19. 19. Questions to Candidates/Parties Question 2: National Pharmacare Program The Canadian Cancer Survivor Network believes that all people residing in Canada must have timely, consistent, equal and equitable access to safe and effective therapies, including treatments and medications, as well as the information, diagnostics, care and support that they need. The Pharmacare Council’s Final Report called for a universal, public Pharmacare program that is portable, accessible regardless of ability to pay and residency, and the importance of working together with patients and citizens as key stakeholders. 19
  20. 20. Questions to Candidates/Parties Question 2: National Pharmacare Program A. What is your party’s position on the creation of and timeline for a universal public pharmacare program with a national formulary that would be developed by an independent group of experts that would assess the safety and cost-effectiveness of medication? B. Will your party support a new federal equalization payment for national pharmacare so that all provinces are able to cover the same comprehensive range of prescription drugs, with timely new additions on a regular basis? 20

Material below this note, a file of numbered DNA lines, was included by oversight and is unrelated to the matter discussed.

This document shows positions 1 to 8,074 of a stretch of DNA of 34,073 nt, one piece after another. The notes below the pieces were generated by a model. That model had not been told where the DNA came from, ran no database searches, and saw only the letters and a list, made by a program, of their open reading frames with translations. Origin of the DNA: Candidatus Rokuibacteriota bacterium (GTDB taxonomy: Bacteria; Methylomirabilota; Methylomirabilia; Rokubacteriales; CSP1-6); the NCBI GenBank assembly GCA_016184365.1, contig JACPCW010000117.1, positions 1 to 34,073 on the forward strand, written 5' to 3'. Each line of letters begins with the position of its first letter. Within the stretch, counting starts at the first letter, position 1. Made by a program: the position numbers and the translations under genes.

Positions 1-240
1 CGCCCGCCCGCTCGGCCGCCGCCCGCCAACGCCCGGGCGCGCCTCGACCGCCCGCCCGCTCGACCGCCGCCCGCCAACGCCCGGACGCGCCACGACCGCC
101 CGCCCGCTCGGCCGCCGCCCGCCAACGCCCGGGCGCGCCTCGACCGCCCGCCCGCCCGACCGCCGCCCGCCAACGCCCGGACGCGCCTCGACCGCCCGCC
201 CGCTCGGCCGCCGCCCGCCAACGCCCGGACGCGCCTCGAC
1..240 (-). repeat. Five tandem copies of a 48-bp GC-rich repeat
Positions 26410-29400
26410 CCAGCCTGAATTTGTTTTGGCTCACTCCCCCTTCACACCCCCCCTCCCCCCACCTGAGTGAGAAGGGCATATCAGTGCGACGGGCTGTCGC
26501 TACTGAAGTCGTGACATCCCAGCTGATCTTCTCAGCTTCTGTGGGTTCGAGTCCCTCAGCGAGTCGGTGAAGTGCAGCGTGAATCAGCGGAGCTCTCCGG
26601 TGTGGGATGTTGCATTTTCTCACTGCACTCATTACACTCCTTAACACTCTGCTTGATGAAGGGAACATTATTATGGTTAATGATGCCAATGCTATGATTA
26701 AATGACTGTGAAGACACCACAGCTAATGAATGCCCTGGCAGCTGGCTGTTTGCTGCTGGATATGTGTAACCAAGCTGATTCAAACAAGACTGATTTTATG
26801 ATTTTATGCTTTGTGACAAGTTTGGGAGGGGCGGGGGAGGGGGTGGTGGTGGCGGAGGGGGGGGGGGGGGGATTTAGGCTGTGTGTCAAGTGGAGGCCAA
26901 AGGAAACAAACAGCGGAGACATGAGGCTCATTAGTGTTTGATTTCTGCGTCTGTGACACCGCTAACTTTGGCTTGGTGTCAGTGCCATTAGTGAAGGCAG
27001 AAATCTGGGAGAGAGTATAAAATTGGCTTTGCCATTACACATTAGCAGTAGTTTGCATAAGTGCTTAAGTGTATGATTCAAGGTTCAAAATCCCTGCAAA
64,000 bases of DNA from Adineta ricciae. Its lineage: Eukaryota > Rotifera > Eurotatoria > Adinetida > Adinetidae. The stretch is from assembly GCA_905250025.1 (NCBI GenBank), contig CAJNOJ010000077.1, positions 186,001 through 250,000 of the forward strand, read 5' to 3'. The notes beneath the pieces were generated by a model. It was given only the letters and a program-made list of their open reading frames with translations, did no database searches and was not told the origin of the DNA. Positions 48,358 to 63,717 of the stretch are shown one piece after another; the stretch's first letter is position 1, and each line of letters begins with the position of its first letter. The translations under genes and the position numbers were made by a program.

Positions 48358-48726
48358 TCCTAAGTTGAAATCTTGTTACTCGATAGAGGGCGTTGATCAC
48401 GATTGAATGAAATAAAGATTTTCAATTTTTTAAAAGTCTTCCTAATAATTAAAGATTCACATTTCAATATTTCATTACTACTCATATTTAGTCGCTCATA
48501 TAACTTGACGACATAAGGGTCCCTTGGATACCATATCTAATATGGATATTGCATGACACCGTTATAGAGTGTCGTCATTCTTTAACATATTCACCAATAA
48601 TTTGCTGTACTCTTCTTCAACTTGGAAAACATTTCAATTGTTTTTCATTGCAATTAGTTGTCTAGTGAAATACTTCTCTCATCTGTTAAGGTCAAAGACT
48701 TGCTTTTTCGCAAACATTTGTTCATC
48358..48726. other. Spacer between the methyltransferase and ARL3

21. 21. Candidates Signing Pledges
  22. 22. Reaching Out to New MPs • Use pre-drafted social media content to congratulate your local winner on election night • Send a letter of congratulations to your newly (re)elected MP shortly after election day, ideally asking for a meeting • Follow up on questions/pledges/other interactions that you may have had during the election period • Refine your one ‘ask’ to now be tangible i.e. write a letter on my behalf to the Minister of Health • Look for opportunities to bring value to the relationship with your MP i.e. materials, information, community events • Ideally establish a sustained dialogue in which you’re meeting on a regular basis to move your issues along 22
  23. 23. Ryan Clarke, LL.B. ryan@advocacysolutions.ca QUESTIONS.